Academic journal article Northwestern University Law Review

Mccleskey V. Kemp: Field Notes from 1977–1991

Academic journal article Northwestern University Law Review

Mccleskey V. Kemp: Field Notes from 1977–1991

Article excerpt

In the 1980s, I was part of a legal team that represented Warren McCleskey, a death-sentenced inmate forever linked with the Supreme Court decision that is the object of this thirtieth anniversary Symposium. Warren was an African-American, born into poverty and family dysfunction in Marietta, Georgia.1 He was convicted and sentenced to death in Fulton County, Georgia, in 1978 for the murder of an Atlanta police officer, Frank Schlatt, during an armed robbery of the Dixie Furniture Store.2 Warren was ultimately executed in Georgia's electric chair on September 25, 1991.3

Although the McCleskey case occupied much of my professional life for over a decade, my reflections-on the Court's treatment of David Baldus's sophisticated empirical evidence, Justice Lewis Powell's muchcriticized constitutional rationales, the decision's subsequent reach- inevitably begin with historical forces at work long before April 22, 1987 when McCleskey v. Kemp was announced. Professor Reva Siegel sounds an historical theme in her opening Essay.4 I am drawn to conclude in a related vein.

For McCleskey certainly did not begin with me, nor with Warren McCleskey, nor with the Baldus study, nor with the Rehnquist Court's 1985 Term. It began, in my view, no later than the dawn of the twentieth century, when the NAACP, formed in 1909 under the leadership of W.E.B. Du Bois and his colleagues, committed its energies to organize, to lobby, and, eventually, to move into state and federal courts to combat the relentless regime of racial subordination and oppression that was Jim Crow.5

While the principal legal objectives of the NAACP and its legal arm, which eventually incorporated separately as the NAACP Legal Defense & Educational Fund, Inc. (LDF), were to enlarge and expand affirmative rights for law-abiding African-American people-voting, equal educational opportunities, workplace fairness, and residential opportunities6-the organization repeatedly found itself compelled to deploy its scarce resources defensively as well, to protect men and women of color suspected of crimes against blatant acts by white prosecutors and judges, and often by white mobs,7 who bypassed or shortcut or distorted ordinary criminal processes to deny "simple justice" to African-American communities.8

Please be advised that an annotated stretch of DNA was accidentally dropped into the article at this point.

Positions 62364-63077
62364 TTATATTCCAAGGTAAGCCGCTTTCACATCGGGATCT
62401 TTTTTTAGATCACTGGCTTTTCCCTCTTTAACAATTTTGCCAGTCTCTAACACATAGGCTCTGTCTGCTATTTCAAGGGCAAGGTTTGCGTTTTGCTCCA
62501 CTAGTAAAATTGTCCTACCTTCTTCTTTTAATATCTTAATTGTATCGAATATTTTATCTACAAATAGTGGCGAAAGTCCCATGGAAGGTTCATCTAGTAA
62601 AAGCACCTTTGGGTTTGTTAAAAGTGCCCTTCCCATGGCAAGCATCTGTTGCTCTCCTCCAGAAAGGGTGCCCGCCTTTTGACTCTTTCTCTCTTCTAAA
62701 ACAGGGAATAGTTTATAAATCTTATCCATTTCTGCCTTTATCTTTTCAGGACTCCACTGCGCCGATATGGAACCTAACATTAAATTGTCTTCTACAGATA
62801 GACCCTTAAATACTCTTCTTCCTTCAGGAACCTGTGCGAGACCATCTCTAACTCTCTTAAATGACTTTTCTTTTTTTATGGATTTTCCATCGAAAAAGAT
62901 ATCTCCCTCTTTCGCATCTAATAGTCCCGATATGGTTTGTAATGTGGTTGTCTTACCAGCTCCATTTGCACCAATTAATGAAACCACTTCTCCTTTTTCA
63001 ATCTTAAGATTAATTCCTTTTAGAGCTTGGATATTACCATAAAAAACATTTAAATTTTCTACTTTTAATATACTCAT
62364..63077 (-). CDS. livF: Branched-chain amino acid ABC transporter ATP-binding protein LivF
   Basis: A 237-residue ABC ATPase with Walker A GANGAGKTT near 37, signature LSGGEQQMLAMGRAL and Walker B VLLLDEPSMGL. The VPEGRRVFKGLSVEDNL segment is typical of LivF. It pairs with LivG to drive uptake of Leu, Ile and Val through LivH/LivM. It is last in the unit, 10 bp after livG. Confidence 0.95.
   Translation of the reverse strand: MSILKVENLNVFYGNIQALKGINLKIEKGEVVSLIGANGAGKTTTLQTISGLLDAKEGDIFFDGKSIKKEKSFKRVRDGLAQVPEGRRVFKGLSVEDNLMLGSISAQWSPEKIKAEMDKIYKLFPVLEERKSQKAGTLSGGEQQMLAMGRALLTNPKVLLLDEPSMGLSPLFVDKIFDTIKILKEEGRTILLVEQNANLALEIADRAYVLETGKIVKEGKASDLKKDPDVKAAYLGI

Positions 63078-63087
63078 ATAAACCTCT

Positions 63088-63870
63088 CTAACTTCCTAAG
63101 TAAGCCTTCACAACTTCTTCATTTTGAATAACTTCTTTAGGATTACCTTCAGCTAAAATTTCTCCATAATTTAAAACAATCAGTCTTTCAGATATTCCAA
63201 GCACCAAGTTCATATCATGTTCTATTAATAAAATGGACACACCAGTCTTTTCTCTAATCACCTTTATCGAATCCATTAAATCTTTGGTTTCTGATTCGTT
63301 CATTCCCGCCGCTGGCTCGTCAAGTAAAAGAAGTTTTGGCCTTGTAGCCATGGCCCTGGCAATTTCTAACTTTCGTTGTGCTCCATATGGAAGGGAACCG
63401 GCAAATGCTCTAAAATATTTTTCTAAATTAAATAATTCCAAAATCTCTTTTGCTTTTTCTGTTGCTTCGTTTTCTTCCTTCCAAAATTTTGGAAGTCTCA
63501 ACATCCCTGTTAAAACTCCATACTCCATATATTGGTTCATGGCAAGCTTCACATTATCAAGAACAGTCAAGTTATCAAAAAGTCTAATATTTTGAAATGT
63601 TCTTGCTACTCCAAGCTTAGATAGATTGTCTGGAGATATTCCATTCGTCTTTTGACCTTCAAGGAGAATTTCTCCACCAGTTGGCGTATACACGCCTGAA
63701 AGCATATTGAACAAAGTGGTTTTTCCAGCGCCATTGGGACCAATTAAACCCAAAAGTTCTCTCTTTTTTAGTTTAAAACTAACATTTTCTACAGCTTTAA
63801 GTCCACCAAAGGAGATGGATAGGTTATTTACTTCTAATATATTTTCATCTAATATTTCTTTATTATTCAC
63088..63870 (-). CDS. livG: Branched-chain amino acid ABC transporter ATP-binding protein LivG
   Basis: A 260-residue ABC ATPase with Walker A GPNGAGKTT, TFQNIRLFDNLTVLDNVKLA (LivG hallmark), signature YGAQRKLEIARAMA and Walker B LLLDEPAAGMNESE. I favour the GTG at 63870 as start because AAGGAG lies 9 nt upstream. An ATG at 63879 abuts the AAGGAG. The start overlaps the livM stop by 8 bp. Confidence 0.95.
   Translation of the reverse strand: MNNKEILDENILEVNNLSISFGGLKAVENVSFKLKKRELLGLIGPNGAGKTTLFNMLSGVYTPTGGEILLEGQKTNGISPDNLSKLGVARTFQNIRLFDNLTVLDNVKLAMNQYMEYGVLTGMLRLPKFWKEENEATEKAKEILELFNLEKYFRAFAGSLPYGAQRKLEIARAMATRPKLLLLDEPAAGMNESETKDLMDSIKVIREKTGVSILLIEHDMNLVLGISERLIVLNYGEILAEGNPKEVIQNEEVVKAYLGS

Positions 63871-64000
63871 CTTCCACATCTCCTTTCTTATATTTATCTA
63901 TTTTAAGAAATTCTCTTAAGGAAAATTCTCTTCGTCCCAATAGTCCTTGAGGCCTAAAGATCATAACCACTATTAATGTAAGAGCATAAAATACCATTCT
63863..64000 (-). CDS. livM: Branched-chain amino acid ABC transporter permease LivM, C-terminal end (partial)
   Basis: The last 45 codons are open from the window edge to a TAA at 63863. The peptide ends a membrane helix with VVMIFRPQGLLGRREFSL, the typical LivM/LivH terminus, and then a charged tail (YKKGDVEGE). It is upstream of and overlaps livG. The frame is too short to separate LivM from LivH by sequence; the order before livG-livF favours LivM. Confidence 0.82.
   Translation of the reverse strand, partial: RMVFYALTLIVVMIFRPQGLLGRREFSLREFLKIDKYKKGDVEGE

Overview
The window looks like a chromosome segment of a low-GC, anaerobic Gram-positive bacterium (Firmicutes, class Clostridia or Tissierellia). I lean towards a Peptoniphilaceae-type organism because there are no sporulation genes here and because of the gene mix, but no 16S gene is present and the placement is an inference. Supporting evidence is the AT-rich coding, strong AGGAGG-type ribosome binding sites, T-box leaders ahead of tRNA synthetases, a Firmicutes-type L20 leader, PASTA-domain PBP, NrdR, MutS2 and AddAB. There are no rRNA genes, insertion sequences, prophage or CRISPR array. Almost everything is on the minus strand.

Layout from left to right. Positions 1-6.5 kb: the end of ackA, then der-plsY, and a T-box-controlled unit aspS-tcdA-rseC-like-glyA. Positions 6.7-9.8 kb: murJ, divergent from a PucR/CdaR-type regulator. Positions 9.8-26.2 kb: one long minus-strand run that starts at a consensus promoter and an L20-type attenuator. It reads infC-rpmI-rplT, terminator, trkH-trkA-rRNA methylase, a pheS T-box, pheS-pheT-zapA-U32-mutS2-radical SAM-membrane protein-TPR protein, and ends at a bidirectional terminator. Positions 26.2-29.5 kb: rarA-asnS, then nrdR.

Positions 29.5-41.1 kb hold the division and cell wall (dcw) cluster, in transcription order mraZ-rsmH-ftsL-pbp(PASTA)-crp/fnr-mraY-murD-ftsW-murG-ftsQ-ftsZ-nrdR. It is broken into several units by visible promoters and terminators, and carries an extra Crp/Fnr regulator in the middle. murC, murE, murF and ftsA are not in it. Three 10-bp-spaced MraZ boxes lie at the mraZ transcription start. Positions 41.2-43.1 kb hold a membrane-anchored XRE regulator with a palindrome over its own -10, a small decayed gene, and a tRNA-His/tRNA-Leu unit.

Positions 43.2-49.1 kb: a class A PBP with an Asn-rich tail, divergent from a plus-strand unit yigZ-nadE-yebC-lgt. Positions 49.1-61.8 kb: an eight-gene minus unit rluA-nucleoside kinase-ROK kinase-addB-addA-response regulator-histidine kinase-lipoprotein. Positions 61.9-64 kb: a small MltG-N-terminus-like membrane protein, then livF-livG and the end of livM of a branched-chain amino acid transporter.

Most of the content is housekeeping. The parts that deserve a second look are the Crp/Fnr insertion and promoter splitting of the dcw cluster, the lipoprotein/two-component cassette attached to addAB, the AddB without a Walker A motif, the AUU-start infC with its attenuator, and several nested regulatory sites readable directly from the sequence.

NAACP lawyers were especially drawn into Southern courtrooms to defend capitally charged black men in egregious cases that did reach state courts for trial-Moore v. Dempsey9 and Powell v. Alabama,10 among a score of others-contesting such travesties as police interrogation conducted from the barrel of a shotgun or a noose around the suspect's neck, or jury selection processes in which all the black names mysteriously disappeared from jury lists.11 The LDF's celebrated team of mid-twentiethcentury legal counsel-Thurgood Marshall, Constance Baker Motley, Robert Carter, and Jack Greenberg-each did service in hostile Southern courthouses where their clients' lives, and their own safety as counsel, hung precariously in balance.12

There came a time when a more comprehensive opportunity to redress these criminal justice grievances presented itself. The moment was June of 1963. Nine years earlier, in 1954, Chief Justice Earl Warren had announced Brown v. Board of Education, marking a profound break with eighty years of judicial betrayal of protections promised under the Thirteenth, Fourteenth, and Fifteenth Amendments.13 By the early 1960s, the Warren Court had also undertaken a "criminal law revolution," extending one by one, to state criminal defendants, most of the Bill of Rights protections originally applicable only against federal actors.14

It was during this springtime for civil rights and civil liberties claims that a newly appointed Justice, Arthur Goldberg, and his young law clerk, Alan Dershowitz, came forward in 1963 with an internal memorandum, circulated to other Justices, proposing that the Court should take up the question "[w]hether, and under what circumstances, the imposition of the death penalty is proscribed by the Eighth and Fourteenth Amendments to the United States Constitution. …

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